Transitions

Automobile overdose in Caracas

As you drive out of Caracas International Airport, one of the first things you see as your car starts up the Coastal Range into the city is an abandoned toll booth. Hard as it is to believe, there was a time when the rickety, 60-year-old highway linking the capital to the coast and its airport ...

THOMAS COEX/AFP/Getty Images
THOMAS COEX/AFP/Getty Images

As you drive out of Caracas International Airport, one of the first things you see as your car starts up the Coastal Range into the city is an abandoned toll booth. Hard as it is to believe, there was a time when the rickety, 60-year-old highway linking the capital to the coast and its airport actually charged a toll.

The idea that Venezuelans would have to pay for their inherent right to drive their cars was deemed as nonsense by the Chávez administration, and was abandoned not long after the new president took power. It’s a shame, because if there is one thing this country needs, it’s some sort of congestion pricing.

Caracas does not top the ranks of the world’s worst cities for traffic. That dubious honor usually goes to cities like Moscow, Mexico City, Sao Paulo, or Beijing. Yet if there is one thing the inhabitants of this polarized metropolis can agree on, it’s that traffic is nerve-wracking.

The reasons are many. Venezuela has the cheapest gasoline in the world. A gallon of gas sells for $0.08. By comparison, gas in Saudi Arabia — another top oil producer with a penchant for crazy subsidies — costs almost eight times that amount.

Then there’s the fact that automobile imports are subsidized at a below-market exchange rate. Combine that with a government that continually turns on the spigot of public spending in order to win elections, and the result is that car sales in Venezuela have soared in the last few years.

But spending on infrastructure for those cars has not kept up. According to economists Daniel Raguá and Marilyn González, Caracas has 365 cars per kilometer of road. To put this number into perspective, Hong Kong has 254 vehicles per kilometer, while Singapore has 232. Caracas, located in a narrow valley, is crossed by a few highways, the last of which was built in the 1970s.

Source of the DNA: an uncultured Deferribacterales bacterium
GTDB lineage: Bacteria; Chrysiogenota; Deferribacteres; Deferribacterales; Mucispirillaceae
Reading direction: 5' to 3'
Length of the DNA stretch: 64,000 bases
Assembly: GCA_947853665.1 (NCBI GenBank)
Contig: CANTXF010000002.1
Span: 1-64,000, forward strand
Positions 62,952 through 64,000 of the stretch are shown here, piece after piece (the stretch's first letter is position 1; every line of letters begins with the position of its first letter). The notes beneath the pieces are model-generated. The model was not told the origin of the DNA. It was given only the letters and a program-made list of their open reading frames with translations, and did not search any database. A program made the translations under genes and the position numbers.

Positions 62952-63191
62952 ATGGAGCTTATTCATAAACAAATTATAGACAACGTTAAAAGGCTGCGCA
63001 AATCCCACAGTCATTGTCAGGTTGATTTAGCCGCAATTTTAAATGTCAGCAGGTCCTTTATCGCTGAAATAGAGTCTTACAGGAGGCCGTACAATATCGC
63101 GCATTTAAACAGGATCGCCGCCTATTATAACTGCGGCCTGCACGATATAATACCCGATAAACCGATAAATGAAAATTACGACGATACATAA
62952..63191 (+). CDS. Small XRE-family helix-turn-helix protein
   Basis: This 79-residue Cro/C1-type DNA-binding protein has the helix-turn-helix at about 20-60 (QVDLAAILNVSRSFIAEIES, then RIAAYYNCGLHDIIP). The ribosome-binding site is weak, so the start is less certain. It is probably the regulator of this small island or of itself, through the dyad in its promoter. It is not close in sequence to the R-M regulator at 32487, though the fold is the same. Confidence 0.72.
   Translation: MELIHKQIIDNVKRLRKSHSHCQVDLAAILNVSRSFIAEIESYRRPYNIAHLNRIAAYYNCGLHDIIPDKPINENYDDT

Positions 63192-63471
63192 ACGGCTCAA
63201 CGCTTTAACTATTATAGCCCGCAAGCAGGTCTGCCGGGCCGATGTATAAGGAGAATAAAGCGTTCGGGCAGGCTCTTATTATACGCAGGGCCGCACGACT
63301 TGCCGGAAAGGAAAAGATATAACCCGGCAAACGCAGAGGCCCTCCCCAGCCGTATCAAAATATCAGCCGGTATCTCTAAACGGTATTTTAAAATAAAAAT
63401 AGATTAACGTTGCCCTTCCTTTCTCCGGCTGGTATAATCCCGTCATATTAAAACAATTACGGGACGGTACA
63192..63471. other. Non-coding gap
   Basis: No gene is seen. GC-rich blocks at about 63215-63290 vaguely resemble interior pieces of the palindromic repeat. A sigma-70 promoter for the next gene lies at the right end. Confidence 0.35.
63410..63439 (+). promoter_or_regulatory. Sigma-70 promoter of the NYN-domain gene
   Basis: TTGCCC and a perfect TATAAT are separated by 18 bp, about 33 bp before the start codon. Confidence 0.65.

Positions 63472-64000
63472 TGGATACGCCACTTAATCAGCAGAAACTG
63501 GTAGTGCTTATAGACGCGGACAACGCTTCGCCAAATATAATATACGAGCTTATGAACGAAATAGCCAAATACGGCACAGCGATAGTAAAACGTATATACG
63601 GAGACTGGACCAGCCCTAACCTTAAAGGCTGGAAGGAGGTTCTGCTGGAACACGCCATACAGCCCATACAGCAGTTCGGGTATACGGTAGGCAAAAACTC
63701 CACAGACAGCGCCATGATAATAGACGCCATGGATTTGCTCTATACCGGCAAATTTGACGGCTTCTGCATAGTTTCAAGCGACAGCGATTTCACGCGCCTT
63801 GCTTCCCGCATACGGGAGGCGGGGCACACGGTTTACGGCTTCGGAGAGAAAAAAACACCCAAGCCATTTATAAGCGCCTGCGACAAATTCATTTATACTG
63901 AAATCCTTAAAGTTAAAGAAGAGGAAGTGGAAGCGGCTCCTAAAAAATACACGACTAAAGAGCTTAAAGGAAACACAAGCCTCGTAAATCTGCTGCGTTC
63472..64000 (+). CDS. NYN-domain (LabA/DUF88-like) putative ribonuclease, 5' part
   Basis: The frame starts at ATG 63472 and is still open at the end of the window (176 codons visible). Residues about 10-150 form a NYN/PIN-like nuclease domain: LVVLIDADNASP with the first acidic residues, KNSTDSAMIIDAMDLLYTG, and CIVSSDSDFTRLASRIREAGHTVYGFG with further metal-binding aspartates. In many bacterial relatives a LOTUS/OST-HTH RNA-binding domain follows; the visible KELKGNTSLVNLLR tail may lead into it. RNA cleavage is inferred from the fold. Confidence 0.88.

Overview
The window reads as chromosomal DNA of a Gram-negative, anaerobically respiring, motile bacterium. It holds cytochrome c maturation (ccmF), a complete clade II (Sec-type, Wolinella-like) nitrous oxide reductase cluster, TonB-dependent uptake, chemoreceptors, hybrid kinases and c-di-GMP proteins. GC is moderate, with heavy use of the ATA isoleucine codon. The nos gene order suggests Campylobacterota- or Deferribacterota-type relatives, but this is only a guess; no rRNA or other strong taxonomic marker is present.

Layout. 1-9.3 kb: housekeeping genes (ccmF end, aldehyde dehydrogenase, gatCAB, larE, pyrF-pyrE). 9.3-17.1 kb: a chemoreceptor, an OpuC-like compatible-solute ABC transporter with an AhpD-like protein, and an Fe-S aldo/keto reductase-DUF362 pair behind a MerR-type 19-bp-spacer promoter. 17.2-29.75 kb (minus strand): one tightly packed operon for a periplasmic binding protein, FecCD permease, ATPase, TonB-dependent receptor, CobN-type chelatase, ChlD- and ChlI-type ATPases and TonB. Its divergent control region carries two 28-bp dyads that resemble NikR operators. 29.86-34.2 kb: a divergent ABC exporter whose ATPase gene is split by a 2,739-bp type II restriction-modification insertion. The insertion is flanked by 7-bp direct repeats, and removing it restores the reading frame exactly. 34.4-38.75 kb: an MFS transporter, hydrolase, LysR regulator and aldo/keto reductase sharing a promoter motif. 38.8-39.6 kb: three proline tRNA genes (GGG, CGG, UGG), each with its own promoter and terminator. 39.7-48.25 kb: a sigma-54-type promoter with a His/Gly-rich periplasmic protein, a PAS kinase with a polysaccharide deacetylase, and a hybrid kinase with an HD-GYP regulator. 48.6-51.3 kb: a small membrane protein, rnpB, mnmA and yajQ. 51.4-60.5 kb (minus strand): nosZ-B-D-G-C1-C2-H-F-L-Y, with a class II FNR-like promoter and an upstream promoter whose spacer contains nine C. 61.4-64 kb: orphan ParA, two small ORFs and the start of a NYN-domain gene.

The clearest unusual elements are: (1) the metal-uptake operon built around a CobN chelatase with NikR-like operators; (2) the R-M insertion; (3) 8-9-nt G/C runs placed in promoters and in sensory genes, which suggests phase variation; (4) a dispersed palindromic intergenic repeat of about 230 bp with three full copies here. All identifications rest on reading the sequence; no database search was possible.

Crucially, the city’s urban thoroughfares are a must if you are traveling from the western to the eastern parts of the country. It’s as if all traffic going from Baltimore to Boston had to go through Times Square. That is more or less the situation Caracas’s inhabitants must face each day.

How costly is this for caraqueños? According to Raguá and González, the cost from the time delays caused by traffic and the opportunity cost from the extra gasoline consumed cost roughly US$1.1 billion per year, or 0.4 percent of Venezuela’s GDP. Easing the city’s traffic — be it via building additional subway lines, eliminating expensive gasoline subsidies, or building more infrastructure — would cost a fraction of that figure.

There are many things this number doesn’t capture. One of the most important ones is the effect traffic has on current and future productivity.

On a recent trip, my taxi driver began chatting with me about his troubled family situation, telling me how he barely sees his children and how they get up at 5 a.m. to be able to get to school in time. Not surprisingly, his kids are not doing well at school and are not getting the education their nation needs them to get in order to increase productivity in the medium term.

In spite of this dire situation, Caracas’s inhabitants have gotten used to life in traffic. Street vendors take advantage of the perennial rush hour to hawk everything from groceries to pirated DVDs to even, gulp, beer. And while many complain, they haven’t really reached a consensus on what needs to be done. As a relative said to me on a recent trip after I suggested getting rid of gasoline subsidies: "Cheap gas is the only benefit we have from living in an oil-rich country like ours, so why would they take that away from us?"

It’s all part of the daily routine in Venezuela’s capital city.

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